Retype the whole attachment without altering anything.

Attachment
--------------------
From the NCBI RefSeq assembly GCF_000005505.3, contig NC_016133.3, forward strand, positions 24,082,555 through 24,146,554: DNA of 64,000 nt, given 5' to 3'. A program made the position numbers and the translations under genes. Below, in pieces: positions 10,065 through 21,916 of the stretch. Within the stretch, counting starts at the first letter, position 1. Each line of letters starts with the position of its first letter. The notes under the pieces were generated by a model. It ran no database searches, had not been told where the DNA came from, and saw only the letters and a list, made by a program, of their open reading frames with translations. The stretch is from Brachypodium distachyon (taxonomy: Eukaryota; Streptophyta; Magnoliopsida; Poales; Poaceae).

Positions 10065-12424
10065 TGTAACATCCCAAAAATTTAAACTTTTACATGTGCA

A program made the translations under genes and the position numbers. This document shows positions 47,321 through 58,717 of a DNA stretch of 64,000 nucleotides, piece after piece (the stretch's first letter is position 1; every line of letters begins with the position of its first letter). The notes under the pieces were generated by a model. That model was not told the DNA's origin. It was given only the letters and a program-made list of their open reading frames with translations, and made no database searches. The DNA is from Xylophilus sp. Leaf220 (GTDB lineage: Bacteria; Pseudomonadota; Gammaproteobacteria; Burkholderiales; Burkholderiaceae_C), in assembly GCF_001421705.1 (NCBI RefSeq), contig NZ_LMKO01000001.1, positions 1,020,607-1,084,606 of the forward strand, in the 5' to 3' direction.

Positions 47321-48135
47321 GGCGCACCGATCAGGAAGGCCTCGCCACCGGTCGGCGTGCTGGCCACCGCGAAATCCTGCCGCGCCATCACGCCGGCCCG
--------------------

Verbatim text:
From the NCBI RefSeq assembly GCF_000005505.3, contig NC_016133.3, forward strand, positions 24,082,555 through 24,146,554: DNA of 64,000 nt, given 5' to 3'. A program made the position numbers and the translations under genes. Below, in pieces: positions 10,065 through 21,916 of the stretch. Within the stretch, counting starts at the first letter, position 1. Each line of letters starts with the position of its first letter. The notes under the pieces were generated by a model. It ran no database searches, had not been told where the DNA came from, and saw only the letters and a list, made by a program, of their open reading frames with translations. The stretch is from Brachypodium distachyon (taxonomy: Eukaryota; Streptophyta; Magnoliopsida; Poales; Poaceae).

Positions 10065-12424
10065 TGTAACATCCCAAAAATTTAAACTTTTACATGTGCA

A program made the translations under genes and the position numbers. This document shows positions 47,321 through 58,717 of a DNA stretch of 64,000 nucleotides, piece after piece (the stretch's first letter is position 1; every line of letters begins with the position of its first letter). The notes under the pieces were generated by a model. That model was not told the DNA's origin. It was given only the letters and a program-made list of their open reading frames with translations, and made no database searches. The DNA is from Xylophilus sp. Leaf220 (GTDB lineage: Bacteria; Pseudomonadota; Gammaproteobacteria; Burkholderiales; Burkholderiaceae_C), in assembly GCF_001421705.1 (NCBI RefSeq), contig NZ_LMKO01000001.1, positions 1,020,607-1,084,606 of the forward strand, in the 5' to 3' direction.

Positions 47321-48135
47321 GGCGCACCGATCAGGAAGGCCTCGCCACCGGTCGGCGTGCTGGCCACCGCGAAATCCTGCCGCGCCATCACGCCGGCCCG